I think this has lost direction a bit.

If we look for the simplest analysis of the simplest system first we have the best chance of understanding what's going on. Good science tends to be reductionist.

Let's, initially, ignore friction or the changing diameter of the reel holding the string. The only force is along the string. If we can find a good reason for 1. a speed increase and ,2. an increase in tension, then we have made a valid start.

I think that was what the original question was really about.

We know that, as the radius of rotation of a rotating object decreases, its angular velocity goes up - this can be explained in terms of conservation of angular momentum. This principle yields Keppler's laws for planetry orbits and relies on a simple, central, attractive force. It explains skaters spinning fast as they bring their legs closer inwards and many other phenomena.

The simple sums show that, for the same basic reason, the tension increases in our string.

Just looking at the 'before and after' conditions and using angular momentum gives the right answer.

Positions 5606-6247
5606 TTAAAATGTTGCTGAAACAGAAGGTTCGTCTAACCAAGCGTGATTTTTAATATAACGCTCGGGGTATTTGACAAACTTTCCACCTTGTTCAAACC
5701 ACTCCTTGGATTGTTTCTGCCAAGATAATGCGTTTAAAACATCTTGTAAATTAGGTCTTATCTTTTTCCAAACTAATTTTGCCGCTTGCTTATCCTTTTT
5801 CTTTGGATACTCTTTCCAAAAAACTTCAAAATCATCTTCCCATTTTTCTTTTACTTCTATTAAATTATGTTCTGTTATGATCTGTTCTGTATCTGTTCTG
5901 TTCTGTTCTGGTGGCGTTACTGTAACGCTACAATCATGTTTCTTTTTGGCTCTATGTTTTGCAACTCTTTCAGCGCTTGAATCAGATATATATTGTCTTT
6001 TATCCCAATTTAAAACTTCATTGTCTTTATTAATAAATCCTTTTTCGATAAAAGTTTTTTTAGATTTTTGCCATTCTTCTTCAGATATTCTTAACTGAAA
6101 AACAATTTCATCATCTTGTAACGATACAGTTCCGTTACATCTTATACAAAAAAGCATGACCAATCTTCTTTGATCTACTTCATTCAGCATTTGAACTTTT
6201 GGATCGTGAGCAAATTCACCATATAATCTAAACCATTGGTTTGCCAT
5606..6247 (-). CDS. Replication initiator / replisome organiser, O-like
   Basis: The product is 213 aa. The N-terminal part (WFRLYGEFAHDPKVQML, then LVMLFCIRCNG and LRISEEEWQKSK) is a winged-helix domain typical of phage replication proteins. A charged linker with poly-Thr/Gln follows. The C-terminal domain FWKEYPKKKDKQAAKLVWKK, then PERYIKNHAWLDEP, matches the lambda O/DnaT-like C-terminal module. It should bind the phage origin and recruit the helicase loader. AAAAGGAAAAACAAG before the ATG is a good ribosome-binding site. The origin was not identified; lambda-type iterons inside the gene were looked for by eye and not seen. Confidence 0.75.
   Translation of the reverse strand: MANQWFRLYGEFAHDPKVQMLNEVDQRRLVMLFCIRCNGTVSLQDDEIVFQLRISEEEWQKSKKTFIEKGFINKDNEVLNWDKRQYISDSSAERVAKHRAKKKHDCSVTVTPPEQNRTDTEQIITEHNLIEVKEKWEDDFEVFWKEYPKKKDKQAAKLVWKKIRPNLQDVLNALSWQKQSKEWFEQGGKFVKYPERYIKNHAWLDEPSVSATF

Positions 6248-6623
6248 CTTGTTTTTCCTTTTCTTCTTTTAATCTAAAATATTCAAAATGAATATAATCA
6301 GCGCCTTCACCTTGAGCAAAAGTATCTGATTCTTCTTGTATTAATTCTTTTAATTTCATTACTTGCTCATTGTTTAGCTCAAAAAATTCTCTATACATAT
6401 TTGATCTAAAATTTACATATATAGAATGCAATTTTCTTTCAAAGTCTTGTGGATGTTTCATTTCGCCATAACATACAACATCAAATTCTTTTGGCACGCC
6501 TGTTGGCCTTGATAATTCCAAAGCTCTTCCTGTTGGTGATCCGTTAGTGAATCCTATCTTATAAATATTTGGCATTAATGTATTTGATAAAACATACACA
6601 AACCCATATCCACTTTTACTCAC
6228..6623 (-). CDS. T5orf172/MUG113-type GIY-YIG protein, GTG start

If you don't like my momentum ideas for this particular system then you could replace the central pivot with a balanced system of two equal masses, rotating round their common centre of mass, like a bola, used for hunting. The string could be wound in by each mass, at the same rate, to keep things balanced and we would have a completely isolated system, eliminating any possible apparent violation of conservation. The same result would be produced and could be a bit more acceptable?

Putting energy in or taking it out should still not violate the momentum conservation. Friction will, eventually, slow things down, in this case, but is it relevant to the basic system?

Of course, this is not the same situation as a satellite in orbit, where the central force follows the inverse square law. The loss in energy caused by friction reduces the orbital height and, as the satellite falls further and further into the potential well, there is more and more (gravitational potential) energy available; the satellite speeds up. Angular momentum is transferred to the atmosphere (and speeds up the world a bit), so the model, in that case relies on the satellite losing some momentum - due to a non-radial force. Without the friction, the satellite would just follow a Newtonian orbit, not spiraling in at all.

If the arrangement was like the diagram in Daveshorts' diagram and if the spring was 'open' and the coils never touched each other, following Hooke's Law, there would be no loss of energy and the mass would follow some sort of oscillating path around the centre, with varying radius - either spiraling in and out or like flower petals /a fried egg, depending on the rate of rotation and the stiffness of the spring. (I tried, briefly, to draw it but failed).

These discussions certainly make you think, don't they?

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